Thursday, December 29, 2016

Why Go to all the Trouble?

So often both critics and uninformed members take the same approach with the many technical parts of life and accomplishment during the time of Lehi and the Nephites. As an example, the Lord, they say, could have just picked up Nephi’s ship and set it down on the shore of the Land of Promise. But if we are going that route, why did the Lord have Nephi build a ship in the first place?
A Ship built by the Lord could have been as modern as we wanted to make it and cut through the ocean at great speed, go in any direction and take any course, and shorten the voyage considerably

    Or the Lord could have caused the winds and currents to move differently. Or he could have rearranged the natural circumstances of the time to accommodate almost any scenario some Theorists wants to promote. On the other side of the coin, are those who say that Nephi’s ship had to island-hop across the Pacific, stopping at various islands to replenish their food and supplies, as though the Lord could not have gotten Lehi to the Land of Promise faster than an 18th century Spanish Galleon.
    Somewhere in between these extremes it would seem that most of us have lived out our lives in service to others, to the Church, and to the Lord. While nothing is easy and most everything requires effort—sometimes extreme effort, cost and expertise. In a made-for-TV show a couple of years ago about Noah being told by the Lord to build the Ark, the scene the next day had Noah awakening and finding several loads of timber neatly cut, stacked, and bundled, waiting for his use.
Pre-cut wood could have saved Noah a lot of sawing

    It would simply be easier in life if such help was provided. Think of Noah having a few circular or chain saws, a power nail gun, or a crane. However, the Lord does not work that way as the Biblical and Book of Mormon scriptures so clearly state. Nor would it be wise, for it is through struggle and effort, overcoming obstacles, and eventual accomplishment that we learn, grow and develop. While the Lord obviously could have provided a ready built ship for Lehi and his family to board, there would have been no learning process for Nephi, Lehi, Sam, and Zoram, nor any opportunities for Laman, Lemuel and the sons of Ishmael to stand up and be counted on the Lord’s side (which they did not rise to the occasion offered them very often).
    As one critic recently asked with a shameful lack of understanding, “Why didn’t the Lord have the Angel Moroni just hand Joseph Smith a finished book, already written in English without any mistakes?” But think what Joseph Smith would have missed—struggling through learning the rudiments of basic English and Hebrew grammar, relying on the Spirit to verify his work, learning first to use the Urim and Thummim, then the seer stone, then his own ability. The growth he went through was dramatic and extremely valuable for a young man destined to lead the restoration of the gospel, restore the priesthood, and the New and Everlasting Covenant.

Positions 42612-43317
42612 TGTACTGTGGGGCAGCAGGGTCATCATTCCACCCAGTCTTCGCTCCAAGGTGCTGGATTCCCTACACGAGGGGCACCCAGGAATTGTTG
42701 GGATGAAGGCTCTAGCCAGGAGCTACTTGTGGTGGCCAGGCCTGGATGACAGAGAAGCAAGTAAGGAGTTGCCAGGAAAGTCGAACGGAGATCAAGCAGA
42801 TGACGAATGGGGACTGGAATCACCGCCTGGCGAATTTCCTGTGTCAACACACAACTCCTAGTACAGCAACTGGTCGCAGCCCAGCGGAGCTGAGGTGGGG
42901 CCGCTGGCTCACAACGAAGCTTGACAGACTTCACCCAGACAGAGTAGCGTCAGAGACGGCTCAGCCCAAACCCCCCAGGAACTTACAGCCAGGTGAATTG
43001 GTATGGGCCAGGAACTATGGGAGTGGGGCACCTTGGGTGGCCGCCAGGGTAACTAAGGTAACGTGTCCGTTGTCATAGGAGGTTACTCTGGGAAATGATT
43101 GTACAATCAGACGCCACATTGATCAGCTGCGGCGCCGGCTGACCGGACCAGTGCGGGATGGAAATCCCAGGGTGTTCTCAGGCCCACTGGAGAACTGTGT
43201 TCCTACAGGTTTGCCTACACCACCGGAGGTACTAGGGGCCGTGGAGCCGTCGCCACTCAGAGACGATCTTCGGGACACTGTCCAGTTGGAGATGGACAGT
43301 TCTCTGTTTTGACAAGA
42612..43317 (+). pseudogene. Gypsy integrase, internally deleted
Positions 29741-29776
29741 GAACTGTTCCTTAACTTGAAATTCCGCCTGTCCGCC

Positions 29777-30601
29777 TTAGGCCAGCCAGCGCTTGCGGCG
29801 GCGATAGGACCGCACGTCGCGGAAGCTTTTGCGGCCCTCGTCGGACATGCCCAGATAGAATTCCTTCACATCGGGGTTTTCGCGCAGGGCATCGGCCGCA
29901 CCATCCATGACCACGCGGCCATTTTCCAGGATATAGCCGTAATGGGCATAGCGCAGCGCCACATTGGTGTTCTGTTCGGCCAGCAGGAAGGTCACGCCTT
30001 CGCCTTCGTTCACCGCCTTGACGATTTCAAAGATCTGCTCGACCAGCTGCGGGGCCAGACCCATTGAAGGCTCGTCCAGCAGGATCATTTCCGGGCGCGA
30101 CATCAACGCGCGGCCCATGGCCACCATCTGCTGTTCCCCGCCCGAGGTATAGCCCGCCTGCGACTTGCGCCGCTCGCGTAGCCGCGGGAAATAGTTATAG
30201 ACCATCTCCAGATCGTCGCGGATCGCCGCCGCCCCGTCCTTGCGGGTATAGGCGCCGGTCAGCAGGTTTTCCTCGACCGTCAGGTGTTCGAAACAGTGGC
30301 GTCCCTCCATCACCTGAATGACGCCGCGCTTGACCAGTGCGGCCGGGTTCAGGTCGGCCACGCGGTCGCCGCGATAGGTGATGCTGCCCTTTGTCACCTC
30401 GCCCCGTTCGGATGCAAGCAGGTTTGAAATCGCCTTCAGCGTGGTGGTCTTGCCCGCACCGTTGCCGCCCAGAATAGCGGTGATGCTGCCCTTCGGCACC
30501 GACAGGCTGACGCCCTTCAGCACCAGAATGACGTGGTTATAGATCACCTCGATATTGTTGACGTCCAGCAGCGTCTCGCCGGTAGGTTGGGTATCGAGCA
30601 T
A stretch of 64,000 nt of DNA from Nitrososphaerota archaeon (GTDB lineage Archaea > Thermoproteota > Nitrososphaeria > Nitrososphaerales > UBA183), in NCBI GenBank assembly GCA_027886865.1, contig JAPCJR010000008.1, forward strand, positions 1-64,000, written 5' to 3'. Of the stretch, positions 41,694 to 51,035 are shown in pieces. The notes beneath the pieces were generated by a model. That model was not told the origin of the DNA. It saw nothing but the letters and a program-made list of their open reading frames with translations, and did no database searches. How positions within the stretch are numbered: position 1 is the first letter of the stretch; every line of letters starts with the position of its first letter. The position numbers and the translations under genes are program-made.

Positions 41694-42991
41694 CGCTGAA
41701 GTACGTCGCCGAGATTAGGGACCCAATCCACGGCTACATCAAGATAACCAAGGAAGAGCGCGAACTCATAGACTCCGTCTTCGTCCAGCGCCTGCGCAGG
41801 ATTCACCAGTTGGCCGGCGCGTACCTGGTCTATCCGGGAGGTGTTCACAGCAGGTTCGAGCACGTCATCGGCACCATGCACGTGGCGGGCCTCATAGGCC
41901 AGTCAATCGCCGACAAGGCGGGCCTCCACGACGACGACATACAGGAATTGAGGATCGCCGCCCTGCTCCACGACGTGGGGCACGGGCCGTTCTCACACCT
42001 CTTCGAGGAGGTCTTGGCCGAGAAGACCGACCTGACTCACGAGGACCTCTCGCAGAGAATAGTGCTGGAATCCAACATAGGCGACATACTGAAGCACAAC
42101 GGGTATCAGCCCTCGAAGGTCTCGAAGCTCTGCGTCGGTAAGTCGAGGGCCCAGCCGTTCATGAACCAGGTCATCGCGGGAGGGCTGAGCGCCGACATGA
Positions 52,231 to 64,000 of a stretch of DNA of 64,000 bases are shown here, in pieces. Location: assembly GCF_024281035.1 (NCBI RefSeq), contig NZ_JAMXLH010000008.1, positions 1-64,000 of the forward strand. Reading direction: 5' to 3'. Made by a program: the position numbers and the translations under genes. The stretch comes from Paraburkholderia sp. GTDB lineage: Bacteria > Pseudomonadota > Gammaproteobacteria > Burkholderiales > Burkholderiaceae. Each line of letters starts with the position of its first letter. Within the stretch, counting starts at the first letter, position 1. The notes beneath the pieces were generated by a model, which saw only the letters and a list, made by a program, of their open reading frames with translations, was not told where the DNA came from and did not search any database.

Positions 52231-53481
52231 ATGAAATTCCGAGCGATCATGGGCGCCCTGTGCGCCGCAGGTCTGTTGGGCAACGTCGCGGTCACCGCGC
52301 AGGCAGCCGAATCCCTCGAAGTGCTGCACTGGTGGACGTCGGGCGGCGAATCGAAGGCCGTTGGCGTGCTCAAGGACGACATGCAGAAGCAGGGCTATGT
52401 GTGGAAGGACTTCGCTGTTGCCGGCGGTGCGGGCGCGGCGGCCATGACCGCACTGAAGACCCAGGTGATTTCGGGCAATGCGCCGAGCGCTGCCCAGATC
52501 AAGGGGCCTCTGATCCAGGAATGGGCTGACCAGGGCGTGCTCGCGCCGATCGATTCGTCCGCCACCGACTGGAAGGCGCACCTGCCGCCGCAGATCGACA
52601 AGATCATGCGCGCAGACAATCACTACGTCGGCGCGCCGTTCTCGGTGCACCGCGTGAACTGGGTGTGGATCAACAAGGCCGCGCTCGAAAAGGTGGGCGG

When Alma and Amulek watched as “they brought their wives and children together, and whosoever believed or had been taught to believe in the word of God they caused that they should be cast into the fire, and they also brought forth their records which contained the holy scriptures, and cast them into the fire also, that they might be burned and destroyed by fire” (Alma 14:8), it is one thing to see records burned and even more in Alma’s day considering all the work that went into laboriously making those records and manually reproducing them, but far more in seeing wives and children cast into a fire and burned alive because of their faith.
As much as Alma and Amulek wanted to intervene, the Spirit restrained them

    Amulek wanted to intervene and save the people for when he “saw the pains of the women and children who were consuming in the fire, he also was pained; and he said unto Alma: How can we witness this awful scene? Therefore let us stretch forth our hands, and exercise the power of God which is in us, and save them from the flames” (Alma 14:10). But Alma said, “The Spirit constraineth me that I must not stretch forth mine hand; for behold the Lord receiveth them up unto himself, in glory; and he doth suffer that they may do this thing, or that the people may do this thing unto them, according to the hardness of their hearts, that the judgments which he shall exercise upon them in his wrath may be just; and the blood of the innocent shall stand as a witness against them, yea, and cry mightily against them at the last day” (Alma 14:11).
One of the great personalities of the Book of Mormon, a man who did the Lord’s will despite what would befall him was Abinadi
 
    One of my all-time heroes in the Book of Mormon is Abinadi. First of all, the etymology of his name suggests “ab” means "father," “abi” means "my father," and “nadi” is "present with you," so the name Abinadi may reflect his mission; it may mean something like "my father is present with you.” Secondly, being burned alive has never been one of my favorite thoughts and Abinadi, knowing what was to befall him, never wavered, for when he was threatened, he merely said, “But I finish my message; and then it matters not whither I go, if it so be that I am saved. But this much I tell you, what you do with me, after this, shall be as a type and a shadow of things which are to come” (Mosiah 13:9-10).